RBI silent on plea not to extend loan moratorium
RBI governor Shaktikanta Das on Monday said the central bank has taken no decision on the extension of the loan moratorium beyond August 31.
Das was responding to a plea made by HDFC group chairman Deepak Parekh not to extend the moratorium for the second time.
The original moratorium ran for three months till May 31 and was subsequently extended till the end of August.
“We are hearing talk about another three-month extension of the moratorium,” Parekh said at a CII virtual conference with the RBI governor. “Please do not extend the moratorium.”
The moral hazard question — thrown up by the moratorium — hove into view with Parekh claiming that “a situation has arisen where even those with the capacity to pay are taking advantage of the circular and holding back loan repayments”.
The governor refused to be drawn into this debate even after Parekh drew attention to the RBI’s own forecast in its financial stability report released last week that suggested gross NPAs in the banking industry in the worst case would surge by 14.7 per cent by March next year – an increase of 6.2 percentage points.
Das said he was in no position to comment at this stage but had taken note of the suggestion.
The RBI governor told Tata Steel managing director T.V. Narendran that the central bank had no view on the value of the rupee and was only interested in checking the volatility in the currency markets. The rupee has slid 5.06 per cent since the beginning of this calendar year.
The meet also saw Atul Punj of the Punj Lloyd group slam banks for ducking their funding commitments to projects, especially in the construction sector, which amplified the risks of NPAs. “The construction sector cannot operate unless there is a steady flow of bank finance,” Punj claimed.
The governor admitted that there had been some reports but he did not want to go into specific cases, adding that the central bank was in talks with commercial banks on this sensitive issue.
Parekh also brought to the RBI governor’s attention that globally, central banks are buying the bonds of private sector companies, junk bonds as well as commercial paper whereas the RBI is funding only banks who will in turn buy all of these instruments.Das said the law does not permit so in India.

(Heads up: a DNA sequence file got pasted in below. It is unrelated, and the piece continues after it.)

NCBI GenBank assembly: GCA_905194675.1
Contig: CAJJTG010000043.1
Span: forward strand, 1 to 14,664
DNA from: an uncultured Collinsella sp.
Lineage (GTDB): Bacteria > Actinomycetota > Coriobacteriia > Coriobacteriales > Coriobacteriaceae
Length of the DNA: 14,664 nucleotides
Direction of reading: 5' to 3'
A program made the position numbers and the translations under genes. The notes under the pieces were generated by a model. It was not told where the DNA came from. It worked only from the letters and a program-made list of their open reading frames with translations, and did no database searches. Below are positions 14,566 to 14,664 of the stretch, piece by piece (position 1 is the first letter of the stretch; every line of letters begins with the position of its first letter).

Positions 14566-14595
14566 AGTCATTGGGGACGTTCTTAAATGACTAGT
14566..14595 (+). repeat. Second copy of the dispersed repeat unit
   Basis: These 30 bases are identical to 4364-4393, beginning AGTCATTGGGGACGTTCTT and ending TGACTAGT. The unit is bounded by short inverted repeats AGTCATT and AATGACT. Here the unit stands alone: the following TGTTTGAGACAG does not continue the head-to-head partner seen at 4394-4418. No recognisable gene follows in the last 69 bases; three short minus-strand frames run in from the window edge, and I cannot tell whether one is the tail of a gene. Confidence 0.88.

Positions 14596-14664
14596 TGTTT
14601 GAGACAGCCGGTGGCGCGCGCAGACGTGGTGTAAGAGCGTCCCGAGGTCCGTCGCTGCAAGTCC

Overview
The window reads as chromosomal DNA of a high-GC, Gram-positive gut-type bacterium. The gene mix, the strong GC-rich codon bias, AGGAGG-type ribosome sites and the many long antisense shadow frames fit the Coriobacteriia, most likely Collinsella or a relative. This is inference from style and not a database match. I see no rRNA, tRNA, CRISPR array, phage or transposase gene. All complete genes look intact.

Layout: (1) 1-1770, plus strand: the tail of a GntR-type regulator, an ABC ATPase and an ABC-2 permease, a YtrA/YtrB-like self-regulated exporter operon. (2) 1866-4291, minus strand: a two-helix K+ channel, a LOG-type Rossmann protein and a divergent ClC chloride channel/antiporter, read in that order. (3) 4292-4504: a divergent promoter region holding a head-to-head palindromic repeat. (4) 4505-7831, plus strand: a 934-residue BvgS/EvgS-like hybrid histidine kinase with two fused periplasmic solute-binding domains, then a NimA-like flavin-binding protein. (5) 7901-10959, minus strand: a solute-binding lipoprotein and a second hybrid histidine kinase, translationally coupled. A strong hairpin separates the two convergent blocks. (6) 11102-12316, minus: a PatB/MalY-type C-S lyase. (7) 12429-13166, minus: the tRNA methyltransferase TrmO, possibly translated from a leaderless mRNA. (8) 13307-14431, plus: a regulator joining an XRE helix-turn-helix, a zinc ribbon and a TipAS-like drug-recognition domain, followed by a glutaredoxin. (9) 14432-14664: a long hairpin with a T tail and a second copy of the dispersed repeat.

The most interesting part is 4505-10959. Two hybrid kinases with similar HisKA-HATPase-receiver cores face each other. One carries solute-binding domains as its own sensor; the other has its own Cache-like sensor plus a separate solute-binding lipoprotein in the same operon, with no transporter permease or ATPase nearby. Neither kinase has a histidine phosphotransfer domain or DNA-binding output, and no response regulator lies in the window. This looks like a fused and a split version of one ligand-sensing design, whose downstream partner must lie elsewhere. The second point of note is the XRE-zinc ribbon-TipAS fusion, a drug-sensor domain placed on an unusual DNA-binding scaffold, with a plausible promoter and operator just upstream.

However, the issuance of corporate bonds in the first quarter of the current financial year stood at about Rs 1 lakh crore, much more than the issuances in the corresponding first quarter of the previous year.
Das added that liquidity support has been given to the corporate bond markets through enhanced liquidity and the targeted long term repo (TLTRO) programmes.
Governor’s Response: I have made a note of the suggestions (Moratorium + RBI buying of corporate bonds as in other jurisdictions + liquidity support to bond markets and bad asset resolution). I can’t comment now on the moratorium and what stand we might take. Second, the RBI cannot buy corporate bonds; the law doesn’t permit it now.”
We have to recognize that liquidity support has been given to the corporate bond markets through enhanced liquidity and the TLTRO programmes. If I remember correctly, the corporate bond issuances have surged past Rs 1 lakh crore in the first quarter (NOTE: TLTRO 1.0 raised Rs 1 lakh crore; these funds were supposed to be parked in corporate bonds. No data on deployment of TLTRO 1.0 has been made available till date. This is the first comment from the RBI governor on this. But it is not clear whether all of the money has flown into the corporate bonds. Because it was also supposed to go into CPs etc).
The corporate bond market has got a new lease of life; it was freezing up in March. Most funds have gone into AAA corporate bonds, it’s true; but the Centre’s decision to provide a first loss guarantee of up to 20% has provided comfort to investors.
We do see renewed activity in the corporate bond market; there has been purchase of even in bonds rated below AAA.
The RBI remains vigilant; as and when steps are required, we will take them; you are aware of how we supported the MF industry.
Uday Kotak: There is a fundamental issue on quality of corporate bond paper rated below AA.